Strawberries were a symbol of perfection and righteousness that medieval stone masons carved on altars and around the tops of pillars in churches and cathedrals. In parts of Bavaria, country folk still practice the annual rite each spring of tying small baskets of wild strawberries to the horns of their cattle as an offering to elves. They believe that the elves, who are passionately fond of strawberries, will help to produce healthy calves and abundance of milk in return.

View Dee’s photo bigger and see more in her slideshow.

More strawberry goodness on Michigan in Pictures!

Christmas Full Moon and the Metonic Cycle

Moon December 18 2015

Moon December 18 2015, photo by Dave in Michigan

EarthSky notes that the December full moon will be the first on Christmas since 1977:

This month, the December full moon falls on Friday, December 25, 2015. For Earth’s Western Hemisphere, it’s the first full moon on Christmas Day since 1977.We won’t have another full moon on a Christmas Day until 2034.

A 19-year cycle of the moon is the reason. Amazingly, the moon’s phases recur on (or near) the same calendar dates every 19 years. This cycle – known as the Metonic cycle – happens because 235 returns to full moon almost exactly equal 19 years. So, in other words, the phases of the moon realign (or nearly realign) with the same calendar dates every 19 years. We just missed a full moon on Christmas 19 years ago; instead, the full moon fell on Christmas Eve. It was December 24, 1996 at 20:41 Universal Time, or UT.

…In any year, the phases of the moon take place about 11 days earlier than in the previous year. For instance, the December 2016 full moon will happen on December 14, 2016, and the December 2017 full moon will fall on December 3, 2017.

View Dave’s photo big as the moon and see more in his moon & moon shots slideshow.

More about December’s full moon in Christmas Moon, Snow Moon, Cold Moon, Oak Moon, December Moon on Michigan in Pictures!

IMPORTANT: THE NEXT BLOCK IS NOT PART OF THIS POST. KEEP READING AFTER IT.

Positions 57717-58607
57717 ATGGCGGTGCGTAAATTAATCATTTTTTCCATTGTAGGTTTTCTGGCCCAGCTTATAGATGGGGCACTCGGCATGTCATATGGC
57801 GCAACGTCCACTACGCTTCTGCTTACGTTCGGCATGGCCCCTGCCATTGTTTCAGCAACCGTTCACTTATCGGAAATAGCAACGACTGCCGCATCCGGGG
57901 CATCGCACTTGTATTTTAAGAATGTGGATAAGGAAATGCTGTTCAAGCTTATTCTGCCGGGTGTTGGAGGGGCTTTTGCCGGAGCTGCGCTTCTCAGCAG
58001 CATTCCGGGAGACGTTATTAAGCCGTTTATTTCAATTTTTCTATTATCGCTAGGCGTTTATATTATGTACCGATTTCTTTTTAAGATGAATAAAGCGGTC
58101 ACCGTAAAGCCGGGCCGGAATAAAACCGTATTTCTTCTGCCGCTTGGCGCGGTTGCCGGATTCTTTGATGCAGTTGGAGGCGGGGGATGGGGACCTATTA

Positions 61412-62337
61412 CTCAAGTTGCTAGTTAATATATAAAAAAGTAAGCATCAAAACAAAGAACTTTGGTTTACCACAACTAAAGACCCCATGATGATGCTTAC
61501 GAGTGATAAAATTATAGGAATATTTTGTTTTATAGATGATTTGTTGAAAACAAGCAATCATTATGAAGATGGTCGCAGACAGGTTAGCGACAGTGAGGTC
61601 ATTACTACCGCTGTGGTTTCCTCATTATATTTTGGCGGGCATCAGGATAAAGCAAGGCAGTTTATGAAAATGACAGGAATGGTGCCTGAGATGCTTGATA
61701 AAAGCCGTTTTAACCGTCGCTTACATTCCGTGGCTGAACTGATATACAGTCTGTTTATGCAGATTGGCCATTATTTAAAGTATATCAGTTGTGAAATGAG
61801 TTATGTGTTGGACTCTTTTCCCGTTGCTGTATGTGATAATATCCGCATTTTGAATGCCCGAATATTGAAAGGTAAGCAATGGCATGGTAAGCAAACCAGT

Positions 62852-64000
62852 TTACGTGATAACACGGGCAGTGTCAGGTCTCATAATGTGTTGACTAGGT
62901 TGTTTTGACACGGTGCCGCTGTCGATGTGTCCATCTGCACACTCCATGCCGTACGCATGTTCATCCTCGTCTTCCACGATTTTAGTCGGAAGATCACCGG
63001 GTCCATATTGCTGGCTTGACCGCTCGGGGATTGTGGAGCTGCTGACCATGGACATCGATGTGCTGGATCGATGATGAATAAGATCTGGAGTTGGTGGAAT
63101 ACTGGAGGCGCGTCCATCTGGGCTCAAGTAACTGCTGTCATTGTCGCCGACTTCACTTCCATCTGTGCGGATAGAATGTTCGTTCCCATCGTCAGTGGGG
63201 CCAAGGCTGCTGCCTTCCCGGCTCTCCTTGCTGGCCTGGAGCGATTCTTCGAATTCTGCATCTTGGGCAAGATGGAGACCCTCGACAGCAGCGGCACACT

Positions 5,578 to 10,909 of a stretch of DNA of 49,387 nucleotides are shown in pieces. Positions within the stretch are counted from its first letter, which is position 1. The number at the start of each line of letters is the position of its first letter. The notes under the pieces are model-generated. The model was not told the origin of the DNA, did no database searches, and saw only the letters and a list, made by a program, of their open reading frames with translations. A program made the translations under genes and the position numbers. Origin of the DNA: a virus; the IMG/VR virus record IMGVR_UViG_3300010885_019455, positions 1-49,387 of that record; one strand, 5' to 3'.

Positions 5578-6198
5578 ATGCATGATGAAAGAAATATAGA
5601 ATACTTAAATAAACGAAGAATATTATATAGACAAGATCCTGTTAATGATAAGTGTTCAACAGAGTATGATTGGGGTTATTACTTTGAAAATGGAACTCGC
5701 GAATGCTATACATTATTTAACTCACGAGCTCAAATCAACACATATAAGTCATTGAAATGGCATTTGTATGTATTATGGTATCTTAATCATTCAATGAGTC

Harvest Moon Eclipse Sunday Night

Harvest Moon over Michigan Cornfield

Harvest Moon over Cornfield, photo by Kevin

NASA Science reminds us that this Sunday night (Sep 27) and into the early hours of Monday, the full Harvest Moon will glide through the shadow of Earth, turning the Harvest Moon a golden-red color akin to autumn leaves:

The action begins at 9:07 PM Eastern Time on the evening of Sept 27th when the edge of the Moon first enters the amber core of Earth’s shadow. For the next three hours and 18 minutes, Earth’s shadow will move across the lunar disk.

Totality begins at 10:11 PM Eastern Time. That’s when the Moon is completely enveloped by the shadow of our planet. Totality lasts for an hour and 12 minutes so there is plenty of time to soak up the suddenly-red moonlight.

The reason the Moon turns red may be found on the surface of the Moon itself. Using your imagination, fly to the Moon and stand inside a dusty lunar crater. Look up. Overhead hangs Earth, nightside facing you, completely hiding the sun behind it. The eclipse is underway.

You might suppose that the Earth overhead would be completely dark. After all, you’re looking at the nightside of our planet. Instead, something amazing happens. When the sun is located directly behind Earth, the rim of the planet seems to catch fire! The darkened terrestrial disk is ringed by every sunrise and every sunset in the world, all at once. This light filters into the heart of Earth’s shadow, suffusing it with a coppery glow.

Click through for more including a video Science Cast of how it all works.

Kevin is the go-to moon-and-astronomy guy on Michigan in Pictures, delivering great photos and info. He shares this about the Harvest Moon:

The “Harvest Moon” is the name traditionally given to the full moon that occurs closest to the autumnal (fall) equinox. The Harvest Moon usually comes in September, but (on average) once or twice a decade it will fall in early October. At the peak of the harvest, farmers can work into the night by the light of this moon.

At this time of the year also occurs the “Harvest Moon Effect”. Usually the moon rises an average of 50 minutes later each night, but for the few nights around the Harvest Moon, the moon seems to rise at nearly the same time each night: just 25 to 30 minutes later across the U.S., and only 10 to 20 minutes later for much of Canada and Europe. Corn, pumpkins, squash, beans and wild rice are now ready for gathering.

View his photo bigger and see more of moon photos including this cool one of the harvest moon over Grand Rapids taken a little earlier in his The Moon slideshow.

There’s more about the Harvest moon and more eclipses on Michigan in Pictures!